(just typing out those two words should make you shudder). The art of Crossed 3D occasionally implements a first-person perspective, giving the reader a more physical attachment to the violence as the visual nature of the medium is making them look at themselves getting brutalized. But, this perspective is subtly hidden within the panels of the book. While in 3D, readers are constantly switching between human and crossed, as you become an unseen character in the book who is taking part in the action of both sides.

The comic uses textualization through the 3D glasses in the same way that Morrison does, by constructing it into the narrative of the story in the sense that readers will also become the crossed, as suggested by the image of the 3D glasses (very much in contrast to Morrison’s glasses, where we are told that we are Superman). This promises to have enormous potential for terror as you play the part of both victim and victimizer. Crossed is not written as a book to be enjoyed. It is supposed to disturb you and make you feel ill. There are different reasons why – the banality of mass produced horror films, the desensitization of youth from an over-mediated culture, the prevalence of violence and horror in our daily lives, etc. While it is easy to suggest that Ennis or Lapham are being over-the-top for shock value, it is an overly simplistic perspective to take. It is truly unnerving that Avatar is making you play the role of these psychopaths.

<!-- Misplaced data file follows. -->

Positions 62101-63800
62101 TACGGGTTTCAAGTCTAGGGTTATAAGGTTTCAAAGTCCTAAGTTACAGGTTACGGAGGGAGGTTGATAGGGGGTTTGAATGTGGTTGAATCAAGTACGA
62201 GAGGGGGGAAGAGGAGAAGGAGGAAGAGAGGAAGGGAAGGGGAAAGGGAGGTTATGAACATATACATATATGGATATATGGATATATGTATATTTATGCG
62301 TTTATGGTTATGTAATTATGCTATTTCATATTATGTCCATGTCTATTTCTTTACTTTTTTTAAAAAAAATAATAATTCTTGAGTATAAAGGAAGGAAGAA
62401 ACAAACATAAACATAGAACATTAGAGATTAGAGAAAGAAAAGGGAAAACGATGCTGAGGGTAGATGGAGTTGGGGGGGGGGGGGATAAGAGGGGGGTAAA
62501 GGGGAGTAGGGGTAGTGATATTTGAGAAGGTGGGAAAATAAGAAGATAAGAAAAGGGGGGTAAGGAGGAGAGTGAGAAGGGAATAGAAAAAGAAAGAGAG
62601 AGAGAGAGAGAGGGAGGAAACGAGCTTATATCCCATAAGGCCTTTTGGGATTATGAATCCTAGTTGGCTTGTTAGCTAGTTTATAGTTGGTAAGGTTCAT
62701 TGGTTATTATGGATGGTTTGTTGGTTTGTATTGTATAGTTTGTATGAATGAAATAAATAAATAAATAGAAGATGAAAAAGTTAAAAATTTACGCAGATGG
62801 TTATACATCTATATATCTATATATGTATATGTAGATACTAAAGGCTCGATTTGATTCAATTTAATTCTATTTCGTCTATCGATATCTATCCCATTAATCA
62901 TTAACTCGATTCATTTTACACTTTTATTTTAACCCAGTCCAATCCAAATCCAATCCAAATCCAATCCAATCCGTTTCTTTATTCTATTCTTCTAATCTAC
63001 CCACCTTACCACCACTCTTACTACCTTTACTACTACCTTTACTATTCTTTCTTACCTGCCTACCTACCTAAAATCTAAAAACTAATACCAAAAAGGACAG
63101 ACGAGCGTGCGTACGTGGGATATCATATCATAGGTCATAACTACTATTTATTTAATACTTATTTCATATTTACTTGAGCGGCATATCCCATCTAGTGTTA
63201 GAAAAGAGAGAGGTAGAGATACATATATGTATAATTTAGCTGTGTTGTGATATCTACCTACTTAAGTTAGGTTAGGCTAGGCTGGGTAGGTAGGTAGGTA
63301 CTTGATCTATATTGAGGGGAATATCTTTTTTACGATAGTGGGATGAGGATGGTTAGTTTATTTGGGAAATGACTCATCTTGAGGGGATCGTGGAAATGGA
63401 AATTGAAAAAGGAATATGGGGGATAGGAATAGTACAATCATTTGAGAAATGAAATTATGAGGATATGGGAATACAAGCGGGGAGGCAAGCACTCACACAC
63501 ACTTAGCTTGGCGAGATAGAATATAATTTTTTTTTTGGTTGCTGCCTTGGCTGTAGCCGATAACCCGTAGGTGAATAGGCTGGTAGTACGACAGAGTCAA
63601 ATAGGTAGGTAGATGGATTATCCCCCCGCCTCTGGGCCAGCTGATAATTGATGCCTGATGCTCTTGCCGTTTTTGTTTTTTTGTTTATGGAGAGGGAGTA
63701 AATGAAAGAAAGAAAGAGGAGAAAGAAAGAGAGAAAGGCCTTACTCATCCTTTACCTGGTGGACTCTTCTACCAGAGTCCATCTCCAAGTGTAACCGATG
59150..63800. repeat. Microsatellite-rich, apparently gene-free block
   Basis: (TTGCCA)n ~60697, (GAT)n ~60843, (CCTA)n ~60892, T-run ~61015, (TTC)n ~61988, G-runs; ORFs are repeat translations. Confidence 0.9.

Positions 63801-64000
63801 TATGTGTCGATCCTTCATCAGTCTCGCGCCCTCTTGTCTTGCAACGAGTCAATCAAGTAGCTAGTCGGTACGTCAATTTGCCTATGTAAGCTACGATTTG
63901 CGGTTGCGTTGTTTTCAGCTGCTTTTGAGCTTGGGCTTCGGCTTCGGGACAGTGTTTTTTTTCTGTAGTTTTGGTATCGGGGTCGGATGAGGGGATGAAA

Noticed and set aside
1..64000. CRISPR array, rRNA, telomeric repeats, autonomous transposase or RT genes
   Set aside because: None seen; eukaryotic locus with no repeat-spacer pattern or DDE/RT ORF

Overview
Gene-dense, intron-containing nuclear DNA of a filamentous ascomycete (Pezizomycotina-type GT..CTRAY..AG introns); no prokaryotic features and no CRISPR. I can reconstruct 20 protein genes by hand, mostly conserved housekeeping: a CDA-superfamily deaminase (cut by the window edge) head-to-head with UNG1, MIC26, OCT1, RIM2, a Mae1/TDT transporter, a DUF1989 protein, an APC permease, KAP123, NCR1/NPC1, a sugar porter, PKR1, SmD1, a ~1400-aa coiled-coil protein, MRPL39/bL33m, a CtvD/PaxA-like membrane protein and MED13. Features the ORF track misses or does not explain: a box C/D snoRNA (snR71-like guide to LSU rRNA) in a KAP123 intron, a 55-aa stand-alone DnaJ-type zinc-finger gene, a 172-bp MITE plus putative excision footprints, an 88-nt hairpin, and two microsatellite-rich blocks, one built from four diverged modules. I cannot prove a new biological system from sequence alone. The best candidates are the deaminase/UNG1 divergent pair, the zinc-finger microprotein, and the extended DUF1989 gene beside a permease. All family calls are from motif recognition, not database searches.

While the film industry tries to increase ticket sales by suggesting that their movies have an extra-special sense of spectacle, the limited use of 3D in contemporary comics has a more careful and conscious purpose to its usage. Thankfully, it looks like it is going to stay that way as well.


Salisbury, Mark. Writers on Comic Scriptwriting. London: Titan, 1999. [link: http://amzn.com/184023069X ]

Morrison, Grant, Doug Mahnke, and Christian Alamy. Superman Beyond 3D #1. New York: DC Comics, 2008.

Lapham, David, Gianluca Pagliarani. Crossed: 3D. Rantoul: Avatar Press, 2011.

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Tim Bavlnka has a Master’s degree in Popular Culture at Bowling Green State University. He recently completed his thesis analyzing the works of Grant Morrison, titled Superheroes and Shamanism: Magic and Participation in the Comics of Grant Morrison and discusses how Morrison implements magic into narrative construction. His research interests include comics, digetic and extradiegetic narrative relationships, American black metal, contemporary forms of occult creativity, 4chan, and other internet communities. Tim currently lives in Madison, WI and occasionally writes on his blog PopCultureBomb.com.

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1 Comment

  1. David Balan says:

    Cool article!

    I’ve always stayed away from 3D comics for the opposite reason actually – I find that since the 3D is the breaking of the fictional space into my space (and in a very limited and stilted way) it actually distracts me from the story rather than involving me further. I become highly aware of the fictional, fabricated nature of the media (film or comic) and that makes me less involved. When the world is simply right there on the page (or screen) and I must enter it, I find that much more subtle techniques (usually involving good storytelling and shot choice to create space and involvement) are more effective, as they reach out and pull me into the fiction without having to physically do so – I’m not even aware of it when it works. I’m too busy experiencing the fiction.

    3D makes me instantly aware of it. That’s why I don’t like it. But, I’ll admit all the 3D stuff I’ve seen advertised has been gimmicky. I may give Superman Beyond a try!